Haskell – 142 – elementi base del linguaggio – 5

Continuo da qui, copio qui.

Files sorgenti
As programmers, we don’t want to simply evaluate small expressions like these — we want to sit down, write code in our editor of choice, save it and then use it.

We already saw […] how to write a Hello World program and how to compile it. OOPS, saltato, era solo introdittiva, meglio vederlo qui per bene. Here, we show how to use functions defined in a source-code file in the interactive environment. To do this, create a file called Test.hs and enter the following code:

Test.hs

module Test
    where

x = 5
y = (6, "Hello")
z = x * fst y

This is a very simple “program” written in Haskell. It defines a module called “Test” (in general module names should match file names; see the section on Modules for more on this [prossimamente]). In this module, there are three definitions: x, y and z. Once you’ve written and saved this file, in the directory in which you saved it, load this in your favorite interpreter [io GHC], by executing either of the following:

* hs-142 $ ghci Test.hs
GHCi, version 8.0.2: http://www.haskell.org/ghc/  :? for help
[1 of 1] Compiling Test             ( Test.hs, interpreted )
Ok, modules loaded: Test.
*Test>

This will start Hugs or GHCi, respectively, and load the file. Alternatively, if you already have one of them loaded, you can use the “:load” command (or just “:l“) to load a module as: :l Test.hs.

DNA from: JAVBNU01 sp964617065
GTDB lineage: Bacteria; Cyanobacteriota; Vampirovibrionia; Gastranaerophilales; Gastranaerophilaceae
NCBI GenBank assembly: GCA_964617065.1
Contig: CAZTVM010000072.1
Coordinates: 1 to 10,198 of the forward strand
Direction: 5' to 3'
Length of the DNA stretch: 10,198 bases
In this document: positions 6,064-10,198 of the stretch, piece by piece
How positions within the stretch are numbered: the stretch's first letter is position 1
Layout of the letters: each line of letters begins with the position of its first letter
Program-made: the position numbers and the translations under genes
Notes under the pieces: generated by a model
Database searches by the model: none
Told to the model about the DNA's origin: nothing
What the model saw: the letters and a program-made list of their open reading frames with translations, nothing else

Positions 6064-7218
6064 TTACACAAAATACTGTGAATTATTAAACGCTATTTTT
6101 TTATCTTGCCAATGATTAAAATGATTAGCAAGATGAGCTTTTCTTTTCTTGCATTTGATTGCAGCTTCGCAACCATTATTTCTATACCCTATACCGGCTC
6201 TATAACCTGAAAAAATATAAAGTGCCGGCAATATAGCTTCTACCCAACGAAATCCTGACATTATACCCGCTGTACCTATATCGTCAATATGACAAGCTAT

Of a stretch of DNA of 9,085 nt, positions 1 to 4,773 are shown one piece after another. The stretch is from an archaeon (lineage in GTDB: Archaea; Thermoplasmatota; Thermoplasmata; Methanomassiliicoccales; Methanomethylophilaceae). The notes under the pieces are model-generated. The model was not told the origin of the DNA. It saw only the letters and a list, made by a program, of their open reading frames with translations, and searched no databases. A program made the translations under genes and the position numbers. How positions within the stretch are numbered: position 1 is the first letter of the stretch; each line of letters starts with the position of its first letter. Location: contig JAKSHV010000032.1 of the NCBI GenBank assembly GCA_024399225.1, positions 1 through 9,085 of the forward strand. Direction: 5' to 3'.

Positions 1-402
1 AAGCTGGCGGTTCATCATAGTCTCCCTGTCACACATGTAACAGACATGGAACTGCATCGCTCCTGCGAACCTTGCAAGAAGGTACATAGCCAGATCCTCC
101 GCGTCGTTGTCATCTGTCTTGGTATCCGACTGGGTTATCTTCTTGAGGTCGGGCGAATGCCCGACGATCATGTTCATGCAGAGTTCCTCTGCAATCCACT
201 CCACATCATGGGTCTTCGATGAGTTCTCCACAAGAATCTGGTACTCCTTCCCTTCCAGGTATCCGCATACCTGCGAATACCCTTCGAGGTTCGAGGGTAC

Between the first and last line, the interpreter will print various data to explain what it is doing. If any errors appear, you probably mistyped something in the file; double check and then try again.

You’ll notice that where it used to say “Prelude” it now says “Test“. That means that Test is the current module. The Prelude module (usually simply referred to as “the Prelude”) is always loaded and contains the standard definitions (for instance, the (:) operator for lists, or (+) or (*), fst, snd and so on).

Now that we’ve loaded Test, we can use things that were defined in it. For example:

*Test> x
5
*Test> y
(6,"Hello")
*Test> z
30

Perfect, just as we expected!

One final issue regarding how to compile programs to stand-alone executables remains. In order for a program to be an executable, it must have the module name “Main” and must contain a function called main. So, if you go in to Test.hs and rename it to “Main” (change the line that reads module Test to module Main), we simply need to add a main function.

Main.hs

module Main
    where

x = 5
y = (6, "Hello")
z = x * fst y

main = putStrLn "Hello World"

Now, save the file, and compile it […]. For example, in GHC, you would say:

* hs-142 $ ghc --make Main.hs -o main
[1 of 1] Compiling Main             ( Main.hs, Main.o )
Linking main ...

Il tutorial usa il nome Test ma credo sia in errore. Sarebbero da approfondire le opzioni; p.es. inquesto caso “--make” si può omettere.

This will create a file called “main” (or on Windows, “main.exe“) that you can then run.

* hs-142 $ ./main
Hello World

Pausa, prima di affrontare un argomento lungo.

đź‘˝

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